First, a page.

A nurse is providing discharge education to a patient who recently had surgery and has been prescribed hydrocodone/acetaminophen tablets to take every four hours as needed at home. The nurse explains that when the medication is no longer needed when the post-op pain subsides, it should be dropped off at a local pharmacy for disposal in a collection receptacle. The patient states, “I don’t like to throw anything away. I usually keep unused medication in case another family member needs it.”

  1. What is the nurse’s best response?

 

A nurse begins a new job on a medical surgical unit. One of the charge nurses on this unit is highly regarded by her colleagues and appears to provide excellent care to her patients. The new nurse cares for a patient that the charge nurse cared for on the previous shift. The new nurse asks the patient about the effectiveness of the pain medication documented as provided by the charge nurse during the previous shift. The patient states, “I didn’t receive any pain medication during the last shift.” The nurse mentions this incident to a preceptor who states, “I have noticed the same types of incidents have occurred with previous patients, but didn’t want to say anything.”

 

2. What is the new nurse’s best response?

 

Note: Answers to the Critical Thinking activities can be found in the “Answer Key” sections at the end of the book.

2.3c – Joint Commission

The is a national organization that accredits and certifies over 20,000 health care organizations in the United States. The mission of the Joint Commission is to continuously improve health care for the public by inspiring health care organizations to excel in providing safe and effective care of the highest quality and value.[24] Some of the initiatives that the Joint Commission supports for promoting the safe use of medications include the development of a Safety Culture and associated root cause analyses, the Speak Up Campaign, National Patient Safety Goals, and a Do Not Use List of Abbreviations. Each of these initiatives is further explained below.

Joint Commission Do Not Use List of Abbreviations

Safety Culture

The Joint Commission Center for Transforming Healthcare develops effective solutions for health care’s most critical safety and quality problems with a goal to ultimately achieve zero harm to patients. Some of the projects the Center have developed include improved hand hygiene,[25] effective handoff communications, [26] and safe and effective use of insulin.[27]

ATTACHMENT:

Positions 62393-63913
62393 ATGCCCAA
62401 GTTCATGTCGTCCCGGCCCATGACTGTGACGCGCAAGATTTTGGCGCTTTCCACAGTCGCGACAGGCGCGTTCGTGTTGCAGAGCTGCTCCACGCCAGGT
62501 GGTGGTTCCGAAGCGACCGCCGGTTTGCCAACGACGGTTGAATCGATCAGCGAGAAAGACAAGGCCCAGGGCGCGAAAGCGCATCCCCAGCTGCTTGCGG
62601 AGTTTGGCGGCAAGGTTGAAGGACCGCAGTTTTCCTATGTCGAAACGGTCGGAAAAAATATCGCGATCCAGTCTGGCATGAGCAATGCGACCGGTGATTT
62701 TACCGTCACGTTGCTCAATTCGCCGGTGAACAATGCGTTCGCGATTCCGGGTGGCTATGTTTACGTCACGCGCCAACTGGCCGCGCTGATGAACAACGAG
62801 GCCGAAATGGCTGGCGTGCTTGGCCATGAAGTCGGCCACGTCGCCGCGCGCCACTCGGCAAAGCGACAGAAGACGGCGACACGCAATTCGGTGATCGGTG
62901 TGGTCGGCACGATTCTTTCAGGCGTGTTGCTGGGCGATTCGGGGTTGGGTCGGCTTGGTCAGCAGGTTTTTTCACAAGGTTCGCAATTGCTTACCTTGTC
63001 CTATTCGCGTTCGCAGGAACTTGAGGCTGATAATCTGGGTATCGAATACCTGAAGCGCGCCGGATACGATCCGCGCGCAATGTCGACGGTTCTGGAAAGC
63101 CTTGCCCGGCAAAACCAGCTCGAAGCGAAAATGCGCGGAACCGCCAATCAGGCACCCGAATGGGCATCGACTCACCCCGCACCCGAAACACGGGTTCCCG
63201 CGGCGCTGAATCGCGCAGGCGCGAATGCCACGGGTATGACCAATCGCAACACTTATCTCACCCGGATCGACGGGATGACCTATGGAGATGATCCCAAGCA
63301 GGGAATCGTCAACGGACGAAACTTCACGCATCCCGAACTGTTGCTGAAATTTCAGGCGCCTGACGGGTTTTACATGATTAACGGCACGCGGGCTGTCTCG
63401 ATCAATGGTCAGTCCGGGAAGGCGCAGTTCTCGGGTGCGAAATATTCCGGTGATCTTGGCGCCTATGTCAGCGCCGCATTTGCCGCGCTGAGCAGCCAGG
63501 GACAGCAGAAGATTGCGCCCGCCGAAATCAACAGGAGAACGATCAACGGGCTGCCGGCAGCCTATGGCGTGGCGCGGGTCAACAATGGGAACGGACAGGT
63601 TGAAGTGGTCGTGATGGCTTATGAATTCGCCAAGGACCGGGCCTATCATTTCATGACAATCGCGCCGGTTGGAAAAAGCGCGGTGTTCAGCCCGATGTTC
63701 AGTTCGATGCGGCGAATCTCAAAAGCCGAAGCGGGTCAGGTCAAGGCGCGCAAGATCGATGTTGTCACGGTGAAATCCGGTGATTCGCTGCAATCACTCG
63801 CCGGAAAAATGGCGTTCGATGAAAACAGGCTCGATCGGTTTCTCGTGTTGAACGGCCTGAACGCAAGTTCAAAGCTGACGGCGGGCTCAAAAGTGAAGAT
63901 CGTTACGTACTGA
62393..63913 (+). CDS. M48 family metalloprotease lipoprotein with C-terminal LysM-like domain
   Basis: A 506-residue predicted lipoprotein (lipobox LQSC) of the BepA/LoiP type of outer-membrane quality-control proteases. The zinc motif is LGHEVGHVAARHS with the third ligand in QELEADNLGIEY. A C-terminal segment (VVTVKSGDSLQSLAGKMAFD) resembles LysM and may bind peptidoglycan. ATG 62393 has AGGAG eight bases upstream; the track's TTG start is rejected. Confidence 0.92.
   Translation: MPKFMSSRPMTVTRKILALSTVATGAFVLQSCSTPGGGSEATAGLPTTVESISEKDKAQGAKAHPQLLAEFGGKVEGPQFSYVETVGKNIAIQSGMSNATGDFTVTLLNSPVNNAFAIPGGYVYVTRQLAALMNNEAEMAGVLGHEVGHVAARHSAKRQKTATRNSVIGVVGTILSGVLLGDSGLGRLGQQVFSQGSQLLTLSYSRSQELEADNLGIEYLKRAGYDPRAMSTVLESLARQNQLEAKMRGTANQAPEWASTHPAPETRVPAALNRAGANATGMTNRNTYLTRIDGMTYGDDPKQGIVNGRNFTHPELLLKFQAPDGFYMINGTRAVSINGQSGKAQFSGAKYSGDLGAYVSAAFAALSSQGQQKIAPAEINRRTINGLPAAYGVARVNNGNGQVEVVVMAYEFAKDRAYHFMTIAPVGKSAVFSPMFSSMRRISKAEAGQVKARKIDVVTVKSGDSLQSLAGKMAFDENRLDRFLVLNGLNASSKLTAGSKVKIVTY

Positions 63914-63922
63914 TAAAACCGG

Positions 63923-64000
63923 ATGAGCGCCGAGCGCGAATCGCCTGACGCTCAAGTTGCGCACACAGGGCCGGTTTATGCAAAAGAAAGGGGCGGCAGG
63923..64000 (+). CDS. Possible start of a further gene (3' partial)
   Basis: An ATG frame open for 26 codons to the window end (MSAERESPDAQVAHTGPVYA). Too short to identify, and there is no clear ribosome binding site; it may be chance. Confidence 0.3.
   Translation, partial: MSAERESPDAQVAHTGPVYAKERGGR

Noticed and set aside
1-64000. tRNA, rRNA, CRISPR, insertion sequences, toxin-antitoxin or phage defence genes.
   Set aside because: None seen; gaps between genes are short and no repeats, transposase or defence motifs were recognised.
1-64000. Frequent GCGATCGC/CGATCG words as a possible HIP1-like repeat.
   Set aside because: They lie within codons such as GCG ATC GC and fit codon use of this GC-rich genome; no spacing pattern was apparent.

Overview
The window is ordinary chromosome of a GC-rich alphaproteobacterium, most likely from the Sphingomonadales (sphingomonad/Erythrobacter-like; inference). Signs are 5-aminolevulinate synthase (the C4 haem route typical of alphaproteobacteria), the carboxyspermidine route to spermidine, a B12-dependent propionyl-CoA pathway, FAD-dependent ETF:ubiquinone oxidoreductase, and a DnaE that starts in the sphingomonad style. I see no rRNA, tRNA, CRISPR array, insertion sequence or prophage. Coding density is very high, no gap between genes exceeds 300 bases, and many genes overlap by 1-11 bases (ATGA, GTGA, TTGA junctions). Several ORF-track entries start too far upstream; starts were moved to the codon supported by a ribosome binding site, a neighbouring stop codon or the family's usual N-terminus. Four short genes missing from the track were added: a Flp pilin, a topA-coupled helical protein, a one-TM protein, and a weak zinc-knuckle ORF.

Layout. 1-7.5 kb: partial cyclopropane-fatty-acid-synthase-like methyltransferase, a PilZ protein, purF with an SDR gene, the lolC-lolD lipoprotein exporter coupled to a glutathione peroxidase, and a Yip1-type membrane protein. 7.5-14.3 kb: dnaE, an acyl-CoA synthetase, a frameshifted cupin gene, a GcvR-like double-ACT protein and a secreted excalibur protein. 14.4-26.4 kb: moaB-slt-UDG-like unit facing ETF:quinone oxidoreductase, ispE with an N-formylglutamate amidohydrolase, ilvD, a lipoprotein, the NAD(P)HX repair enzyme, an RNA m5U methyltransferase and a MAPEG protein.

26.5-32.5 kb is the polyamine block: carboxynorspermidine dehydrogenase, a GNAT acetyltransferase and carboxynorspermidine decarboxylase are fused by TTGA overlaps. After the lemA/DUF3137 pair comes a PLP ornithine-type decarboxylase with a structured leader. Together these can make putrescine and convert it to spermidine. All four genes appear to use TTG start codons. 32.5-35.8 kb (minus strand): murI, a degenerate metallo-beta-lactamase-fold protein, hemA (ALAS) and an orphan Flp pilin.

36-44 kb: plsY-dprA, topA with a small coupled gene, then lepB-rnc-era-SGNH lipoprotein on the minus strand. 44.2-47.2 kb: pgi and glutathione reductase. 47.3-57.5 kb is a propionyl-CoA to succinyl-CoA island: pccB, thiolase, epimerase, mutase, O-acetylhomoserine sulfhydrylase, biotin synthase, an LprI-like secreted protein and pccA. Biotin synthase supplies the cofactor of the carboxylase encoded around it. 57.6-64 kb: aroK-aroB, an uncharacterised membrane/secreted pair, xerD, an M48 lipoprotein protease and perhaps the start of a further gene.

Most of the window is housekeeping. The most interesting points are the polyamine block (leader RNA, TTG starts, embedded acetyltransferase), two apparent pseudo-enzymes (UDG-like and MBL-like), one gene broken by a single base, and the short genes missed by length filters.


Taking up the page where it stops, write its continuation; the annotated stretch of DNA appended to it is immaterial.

The Center has also been instrumental in creating a focus on a “Safety Culture” in health care organizations. A empowers staff to speak up about risks to patients and to report errors and near misses, all of which drive improvement in patient care and reduce the incident of patient harm. It has been estimated that the average cost of a medical error is $11,366, resulting in approximately $17.1 billion in costs in 2008. According to the Institute of Medicine, ”The biggest challenge to moving toward a safer health system is changing the culture from one of blaming individuals for errors to one in which errors are treated not as personal failures, but as opportunities to improve the system and prevent harm.”[28]  

Creating A Safety Culture

As a result of the focus on creating a safety culture, whenever a medication error or a “near miss” occurs, nurses should submit an incident report according to their institution’s guidelines. The incident report triggers a to help identify not only what and how an event occurred, but also why it happened. When investigators are able to determine why an event or failure occurred, they can create workable corrective measures that prevent future errors from occurring.[29]

An example of safety culture in action is from 2006, when three babies died after receiving incorrect heparin doses to flush their vascular access devices. A root cause analysis found that pharmacy technicians accidentally placed vials containing more concentrated heparin (10,000 units/mL) in storage locations in patient care areas designated for less concentrated heparin vials (10 units/mL). Additionally, the heparin vials were similar in appearance, so the nurses did not notice the incorrect dosage until after it was administered. In response to the root cause analysis, the hospital no longer stocks heparin 10 units/mL vials in pediatric units and uses saline to flush all peripheral lines. In the pharmacy, 10,000 units/mL heparin vials were separated from vials containing other strengths. Workable corrective measures were thus implemented to prevent future tragedies from occurring as a result of incorrect doses of heparin.[30]

Speak Up